Adaptive appointment scheduling with periodic updates

Roshan Mahes (Corresponding author), Michel Mandjes, Marko Boon

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The classical paradigm in appointment scheduling is to rely on ‘a priori schedules’, determined by minimizing the given cost function; the corresponding arrival times are then announced to the clients, and not adjusted while serving them. The idea of the present paper is to reduce the cost by periodically updating the schedule (and notifying the clients about this), based on the current state of the system. Evaluation of the objective function is done highly efficiently and accurately by approximating the service times by their phase-type counterparts. The resulting method is computationally inexpensive, thus facilitating frequent evaluation and periodic adaptation of schedules ‘on the fly’. A computational study illustrates the performance of the method, including an assessment of the impact of the rescheduling frequency and the variability of the service times. The most prominent conclusion is that typically, even with relatively few updates, costs can be reduced drastically. Our experiments, however, also reveal that one can construct instances for which increasing the rescheduling frequency does not guarantee a cost reduction; we provide an in-depth analysis of the remarkable phenomenon. The work has broad application potential, e.g., in healthcare and for delivery companies.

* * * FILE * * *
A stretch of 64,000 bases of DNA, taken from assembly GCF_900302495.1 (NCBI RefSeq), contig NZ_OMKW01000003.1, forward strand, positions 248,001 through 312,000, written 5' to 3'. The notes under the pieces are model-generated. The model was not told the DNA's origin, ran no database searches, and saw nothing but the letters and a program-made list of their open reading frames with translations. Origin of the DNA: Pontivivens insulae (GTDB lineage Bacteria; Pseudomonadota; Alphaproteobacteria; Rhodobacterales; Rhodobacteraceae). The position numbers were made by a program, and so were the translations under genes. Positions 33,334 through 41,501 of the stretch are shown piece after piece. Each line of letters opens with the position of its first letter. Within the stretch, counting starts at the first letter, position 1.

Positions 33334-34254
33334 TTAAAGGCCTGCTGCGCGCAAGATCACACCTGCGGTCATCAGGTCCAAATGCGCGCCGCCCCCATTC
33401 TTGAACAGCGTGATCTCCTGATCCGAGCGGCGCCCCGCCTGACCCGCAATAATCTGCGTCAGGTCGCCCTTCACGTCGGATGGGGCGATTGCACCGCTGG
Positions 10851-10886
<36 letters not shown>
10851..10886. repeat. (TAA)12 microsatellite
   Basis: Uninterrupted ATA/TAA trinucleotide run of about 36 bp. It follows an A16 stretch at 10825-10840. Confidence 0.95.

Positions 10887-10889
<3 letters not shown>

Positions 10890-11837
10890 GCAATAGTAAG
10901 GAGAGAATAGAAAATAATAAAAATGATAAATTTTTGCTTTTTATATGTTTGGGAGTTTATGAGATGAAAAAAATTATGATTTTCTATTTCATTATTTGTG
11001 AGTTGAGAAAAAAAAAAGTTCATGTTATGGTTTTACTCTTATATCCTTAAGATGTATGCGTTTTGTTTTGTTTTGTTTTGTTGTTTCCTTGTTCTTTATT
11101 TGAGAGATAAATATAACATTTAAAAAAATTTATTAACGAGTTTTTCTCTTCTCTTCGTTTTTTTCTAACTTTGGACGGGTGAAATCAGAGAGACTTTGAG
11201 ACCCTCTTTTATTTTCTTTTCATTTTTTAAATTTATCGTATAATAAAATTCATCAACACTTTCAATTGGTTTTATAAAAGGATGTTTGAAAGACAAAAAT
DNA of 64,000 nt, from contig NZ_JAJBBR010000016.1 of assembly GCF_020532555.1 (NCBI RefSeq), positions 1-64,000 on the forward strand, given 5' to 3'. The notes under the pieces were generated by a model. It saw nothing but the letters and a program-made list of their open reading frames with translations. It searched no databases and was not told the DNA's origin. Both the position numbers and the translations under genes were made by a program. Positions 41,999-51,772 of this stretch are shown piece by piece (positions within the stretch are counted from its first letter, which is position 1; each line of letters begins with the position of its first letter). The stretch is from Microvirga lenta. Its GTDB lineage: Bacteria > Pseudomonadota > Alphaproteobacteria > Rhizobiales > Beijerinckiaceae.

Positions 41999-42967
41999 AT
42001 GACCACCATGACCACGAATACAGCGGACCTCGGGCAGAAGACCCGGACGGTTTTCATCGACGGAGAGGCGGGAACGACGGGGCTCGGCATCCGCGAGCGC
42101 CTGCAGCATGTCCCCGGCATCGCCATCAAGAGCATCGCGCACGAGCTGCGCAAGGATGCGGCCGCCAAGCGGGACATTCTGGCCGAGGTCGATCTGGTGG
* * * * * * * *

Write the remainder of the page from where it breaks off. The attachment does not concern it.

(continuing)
Original languageEnglish
Article number106437
Number of pages16
JournalComputers and Operations Research
Publication statusPublished - Jan 2024

Bibliographical note

Publisher Copyright:
© 2023 The Author(s)


Their research is partly funded by the NWO Gravitation project NETWORKS, grant number 024.002.003.

FundersFunder number
Nederlandse Organisatie voor Wetenschappelijk Onderzoek024.002.003


    • Appointment scheduling
    • Phase-type distribution
    • Service systems


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